The study suggests it’s not so much a matter of an excess of workers holding down wages, but a shortage of employers.  The idea is that in various geographical areas and fields, hiring is concentrated among a relatively small number of businesses resulting in a monopsony problem – a lack of competition among employers.

“Monopsony is essentially monopoly’s quieter, less appreciated twin sibling,” Slate explains. “A monopolist can fix prices because it’s the only seller in the market. A monopsonist, on the other hand, can pay whatever it likes for labour or suppliers, because it’s the only company buying or hiring.”

Given the limited number of players in key Australian industries, it’s not impossible to think monopsony develops whereby it’s not in those players’ interests to compete too hard for workers, or to at least not compete on price.

Meanwhile, back at the 457s, Sherrell says there’s a lack of analysis of the changes but cites an August report by the Australian Population Research Institute’s Bob Birrell – a campaigner against present migration levels.

Birrell called the 457 changes “the first serious sign that either major political party is prepared to tackle the immigration issue”.

“Make no mistake about the significance of the rest,” he wrote. “When fully in place from March 2018, the flagship ENS (employer nomination scheme for permanent residency) program will fall to less than a third of its recent size of 48,250. The number of TSS visas will also fall sharply relative to the current number of 457 visas being granted.”

Birrell expects further reforms by the government to make their immigration policy change more obvious to the public.

The apparent contradiction here is that while fewer 457/TSS visas would mean a relatively small reduction in the number of people in the country, there’s been no sign of a change in the permanent visa quota of 190,000, plus humanitarian admissions. Family reunions – mainly spouses – get 60,000 places and skilled migrants and their families the rest.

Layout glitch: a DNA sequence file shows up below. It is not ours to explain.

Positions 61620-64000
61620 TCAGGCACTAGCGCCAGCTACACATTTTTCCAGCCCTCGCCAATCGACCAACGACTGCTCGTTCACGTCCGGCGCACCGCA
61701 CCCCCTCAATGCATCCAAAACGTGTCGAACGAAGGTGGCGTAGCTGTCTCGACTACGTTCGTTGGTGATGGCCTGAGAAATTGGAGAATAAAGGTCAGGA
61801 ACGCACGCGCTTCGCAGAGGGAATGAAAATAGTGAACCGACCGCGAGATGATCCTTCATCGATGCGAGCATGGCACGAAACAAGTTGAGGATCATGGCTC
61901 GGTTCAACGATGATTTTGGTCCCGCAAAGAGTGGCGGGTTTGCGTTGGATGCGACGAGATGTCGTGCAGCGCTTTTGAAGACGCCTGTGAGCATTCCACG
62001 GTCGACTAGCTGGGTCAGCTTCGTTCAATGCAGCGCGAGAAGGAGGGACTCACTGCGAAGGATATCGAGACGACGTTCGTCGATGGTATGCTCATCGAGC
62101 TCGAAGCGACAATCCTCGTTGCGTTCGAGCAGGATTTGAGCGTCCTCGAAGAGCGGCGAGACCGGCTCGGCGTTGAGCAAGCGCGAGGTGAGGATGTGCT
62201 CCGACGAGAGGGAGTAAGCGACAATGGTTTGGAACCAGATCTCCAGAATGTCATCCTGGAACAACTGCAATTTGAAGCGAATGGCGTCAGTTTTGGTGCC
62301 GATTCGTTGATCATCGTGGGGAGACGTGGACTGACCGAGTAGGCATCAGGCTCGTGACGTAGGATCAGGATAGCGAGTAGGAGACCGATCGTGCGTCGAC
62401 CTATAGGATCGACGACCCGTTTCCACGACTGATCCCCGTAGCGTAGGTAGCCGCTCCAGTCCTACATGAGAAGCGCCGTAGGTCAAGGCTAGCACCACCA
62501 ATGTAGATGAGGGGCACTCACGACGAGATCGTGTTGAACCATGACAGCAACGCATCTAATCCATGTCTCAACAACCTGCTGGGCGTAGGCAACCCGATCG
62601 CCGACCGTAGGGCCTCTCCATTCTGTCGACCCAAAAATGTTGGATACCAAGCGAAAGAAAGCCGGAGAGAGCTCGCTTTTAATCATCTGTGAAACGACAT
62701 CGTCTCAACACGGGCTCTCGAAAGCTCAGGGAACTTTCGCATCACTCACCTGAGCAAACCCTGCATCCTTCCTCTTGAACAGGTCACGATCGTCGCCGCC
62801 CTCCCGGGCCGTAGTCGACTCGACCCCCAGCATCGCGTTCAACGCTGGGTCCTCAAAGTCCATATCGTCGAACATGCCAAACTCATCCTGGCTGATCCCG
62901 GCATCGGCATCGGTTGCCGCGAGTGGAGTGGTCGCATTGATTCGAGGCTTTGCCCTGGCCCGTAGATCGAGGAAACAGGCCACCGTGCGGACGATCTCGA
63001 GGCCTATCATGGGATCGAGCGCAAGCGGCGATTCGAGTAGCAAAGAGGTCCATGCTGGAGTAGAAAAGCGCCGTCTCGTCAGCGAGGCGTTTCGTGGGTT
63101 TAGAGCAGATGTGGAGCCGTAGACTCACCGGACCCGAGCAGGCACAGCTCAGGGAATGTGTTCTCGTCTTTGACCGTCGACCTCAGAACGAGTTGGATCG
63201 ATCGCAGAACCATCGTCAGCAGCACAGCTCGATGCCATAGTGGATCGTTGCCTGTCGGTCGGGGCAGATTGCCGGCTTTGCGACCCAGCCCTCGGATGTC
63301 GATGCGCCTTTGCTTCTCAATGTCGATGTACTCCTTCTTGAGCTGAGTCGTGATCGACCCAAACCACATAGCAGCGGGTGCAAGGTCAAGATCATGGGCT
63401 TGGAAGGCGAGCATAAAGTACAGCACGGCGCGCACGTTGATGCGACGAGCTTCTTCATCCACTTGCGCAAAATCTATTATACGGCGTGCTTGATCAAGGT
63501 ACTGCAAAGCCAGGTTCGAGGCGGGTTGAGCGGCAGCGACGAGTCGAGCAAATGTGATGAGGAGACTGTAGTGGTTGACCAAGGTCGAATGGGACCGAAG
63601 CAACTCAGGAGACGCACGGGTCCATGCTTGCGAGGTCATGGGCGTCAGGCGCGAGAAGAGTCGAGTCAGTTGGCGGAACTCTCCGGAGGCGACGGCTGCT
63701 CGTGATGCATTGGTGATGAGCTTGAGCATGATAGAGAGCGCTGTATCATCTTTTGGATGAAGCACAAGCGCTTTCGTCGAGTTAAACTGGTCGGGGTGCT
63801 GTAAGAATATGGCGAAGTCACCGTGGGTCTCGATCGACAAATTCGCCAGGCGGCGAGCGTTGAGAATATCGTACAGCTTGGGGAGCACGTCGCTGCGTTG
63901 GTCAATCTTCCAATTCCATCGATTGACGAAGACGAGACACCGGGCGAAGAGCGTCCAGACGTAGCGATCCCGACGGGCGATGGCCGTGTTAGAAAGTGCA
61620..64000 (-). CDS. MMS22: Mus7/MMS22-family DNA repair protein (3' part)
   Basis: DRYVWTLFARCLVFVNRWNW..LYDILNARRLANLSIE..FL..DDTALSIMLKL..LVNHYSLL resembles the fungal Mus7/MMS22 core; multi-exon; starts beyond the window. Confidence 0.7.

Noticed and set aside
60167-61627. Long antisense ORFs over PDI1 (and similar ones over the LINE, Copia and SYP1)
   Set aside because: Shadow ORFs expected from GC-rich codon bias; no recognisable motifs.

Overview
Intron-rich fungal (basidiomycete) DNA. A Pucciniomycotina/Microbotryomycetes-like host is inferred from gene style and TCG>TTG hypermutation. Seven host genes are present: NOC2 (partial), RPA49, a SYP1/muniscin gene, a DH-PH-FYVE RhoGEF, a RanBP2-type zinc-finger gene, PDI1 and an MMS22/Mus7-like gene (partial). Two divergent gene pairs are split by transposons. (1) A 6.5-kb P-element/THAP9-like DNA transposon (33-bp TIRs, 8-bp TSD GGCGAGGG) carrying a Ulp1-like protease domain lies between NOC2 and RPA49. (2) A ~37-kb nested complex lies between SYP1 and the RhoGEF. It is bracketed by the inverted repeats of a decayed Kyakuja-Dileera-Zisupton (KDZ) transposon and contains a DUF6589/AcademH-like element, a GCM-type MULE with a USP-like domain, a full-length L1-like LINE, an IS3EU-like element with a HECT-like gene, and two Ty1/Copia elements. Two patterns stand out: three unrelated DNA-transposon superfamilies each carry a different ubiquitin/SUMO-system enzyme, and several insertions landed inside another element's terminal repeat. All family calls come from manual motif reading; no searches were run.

Whether the 130,000 should come as “newbies” based on their qualifications or those given a trial run through temporary work is a matter of further debate.  The Productivity Commission has argued that temporary workers here should not be given an advantage in the selection process, but the Lowy Institute’s Peter Mares makes a casefor the two-step temporary-to-permanent pathway having significant benefits for productivity because it facilitates better matching of skills to positions.

“Before the introduction of 457 visas, skilled migrants would often be granted a permanent visa before arrival in Australia,” Mares wrote. “Visas would be issued under the points system, which was the government’s attempt to match the annual skilled migration intake to its expectation of the number and types of professionals the economy would need in the year ahead. Migrants would often land in Australia and then search for a job to match their qualifications.

“Frequently, however, they might end up taking a position in which their skills were not well utilised. (We are all familiar with the scenario of engineers driving cabs, for example.) This might have been because government assumptions about the labour market were incorrect, or because those assumptions had been overtaken by a change in business conditions.”

p.s. despite the crackdown on goat farmers and kennel handlers,  the list or eligible skilled occupations for foreigners remains somewhat curious. It includes “journalists and other writers”. Anecdotal evidence would point to no shortage.  At least “federal politicians” doesn’t feature.

From 1 February 2018, Immigration SA High Points category will increase to 85 points.

The High Points category has been successful in attracting high quality applicants to South Australia.

From 1 February 2018, Immigration SA’s High Points category will increase to 85 points.

Applicants who can achieve 85 points or higher (including state nomination points) can gain access to the Supplementary Skilled List (SSL) and occupations on the State Nominated Occupation List which are listed as ‘Special Conditions Apply’. Applicants must meet all other South Australian state nomination requirements to qualify.

Quotas apply to nominations in the High Points category. Once this quota is reached, applications under this category may be closed for certain occupations

http://www.migration.sa.gov.au/skilled-migrants/nomination-process/skilled-nomination-requirements/high-points

Employer Sponsorship (457 Visa) Update

Employer Sponsorship – Update 15 January 2018

Since the Government’s announcement on 19 April 2017 there have been a number of changes to the employer sponsored program, with more to take effect as early as January 2018 and in early March 2018.

The relevant legislation hasn’t been released but, Immigration recently issued their January Skilled Visa E-news to help understand some of these arrangements.

New Occupations Lists from January 2018
Immigration have indicated the changes to employer sponsored occupations lists for temporary and permanent skilled visas will be introduced around 17 January 2018.
We have been advised these changes will not impact undecided applications, providing they were lodged before the change takes effect. Given the severe impact similar changes had to temporary residents last year, this is a welcomed approach.

Further information is expected to be released in the coming days.

457 Visas Replaced by TSS Visas from March 2018
The 457 Visa will be replaced by the Temporary Skill Shortage (TSS) Visa in early March 2018.